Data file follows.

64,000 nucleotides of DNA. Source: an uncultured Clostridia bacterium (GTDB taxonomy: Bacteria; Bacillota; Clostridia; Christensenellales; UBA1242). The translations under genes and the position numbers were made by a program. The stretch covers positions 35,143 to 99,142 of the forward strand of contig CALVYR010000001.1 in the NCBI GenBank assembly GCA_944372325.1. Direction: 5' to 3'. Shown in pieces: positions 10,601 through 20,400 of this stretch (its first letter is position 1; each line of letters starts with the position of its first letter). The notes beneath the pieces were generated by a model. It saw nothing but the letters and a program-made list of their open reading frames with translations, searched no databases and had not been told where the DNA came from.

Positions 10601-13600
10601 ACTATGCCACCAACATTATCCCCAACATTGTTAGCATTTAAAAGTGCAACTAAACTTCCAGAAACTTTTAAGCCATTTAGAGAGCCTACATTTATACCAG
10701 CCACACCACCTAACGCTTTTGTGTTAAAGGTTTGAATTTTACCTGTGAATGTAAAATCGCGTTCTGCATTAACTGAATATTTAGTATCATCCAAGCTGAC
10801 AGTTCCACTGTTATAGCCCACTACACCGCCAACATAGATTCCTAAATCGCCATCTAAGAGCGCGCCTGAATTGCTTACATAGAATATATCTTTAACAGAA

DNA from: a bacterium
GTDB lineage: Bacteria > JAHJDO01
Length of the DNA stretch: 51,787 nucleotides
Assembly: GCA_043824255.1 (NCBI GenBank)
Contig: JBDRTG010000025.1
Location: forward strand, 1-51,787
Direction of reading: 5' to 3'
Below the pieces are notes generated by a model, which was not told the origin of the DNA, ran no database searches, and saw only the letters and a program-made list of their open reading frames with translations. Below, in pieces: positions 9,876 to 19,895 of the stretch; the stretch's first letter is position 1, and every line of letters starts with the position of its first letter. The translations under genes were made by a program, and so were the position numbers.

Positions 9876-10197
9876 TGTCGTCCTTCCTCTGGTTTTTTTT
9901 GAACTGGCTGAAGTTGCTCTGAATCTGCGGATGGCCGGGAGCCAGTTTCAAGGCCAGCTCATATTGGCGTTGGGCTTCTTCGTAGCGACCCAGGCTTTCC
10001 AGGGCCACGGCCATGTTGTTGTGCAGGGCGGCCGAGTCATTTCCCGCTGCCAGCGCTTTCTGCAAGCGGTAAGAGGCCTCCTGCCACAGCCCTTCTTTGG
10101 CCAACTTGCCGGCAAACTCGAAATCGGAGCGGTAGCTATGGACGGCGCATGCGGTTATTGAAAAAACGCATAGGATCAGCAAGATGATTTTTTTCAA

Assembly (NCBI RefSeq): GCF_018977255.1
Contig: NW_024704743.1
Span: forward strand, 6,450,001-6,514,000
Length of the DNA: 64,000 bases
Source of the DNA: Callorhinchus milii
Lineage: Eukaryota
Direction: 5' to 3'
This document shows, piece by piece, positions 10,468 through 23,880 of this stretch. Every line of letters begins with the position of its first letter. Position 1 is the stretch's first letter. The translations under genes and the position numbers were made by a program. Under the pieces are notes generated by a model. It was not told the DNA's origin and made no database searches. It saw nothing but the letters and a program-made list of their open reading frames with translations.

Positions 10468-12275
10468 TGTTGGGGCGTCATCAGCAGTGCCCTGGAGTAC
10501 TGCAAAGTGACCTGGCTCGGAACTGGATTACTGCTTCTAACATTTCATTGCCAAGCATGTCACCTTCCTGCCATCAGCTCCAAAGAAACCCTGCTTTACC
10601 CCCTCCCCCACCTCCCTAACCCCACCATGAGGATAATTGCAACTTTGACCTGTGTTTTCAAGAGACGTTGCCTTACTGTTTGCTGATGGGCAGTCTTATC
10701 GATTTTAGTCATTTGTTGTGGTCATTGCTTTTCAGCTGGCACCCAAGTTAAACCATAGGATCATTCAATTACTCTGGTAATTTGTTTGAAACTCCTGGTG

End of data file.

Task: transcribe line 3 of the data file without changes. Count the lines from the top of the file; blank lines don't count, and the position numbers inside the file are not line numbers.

10601 ACTATGCCACCAACATTATCCCCAACATTGTTAGCATTTAAAAGTGCAACTAAACTTCCAGAAACTTTTAAGCCATTTAGAGAGCCTACATTTATACCAG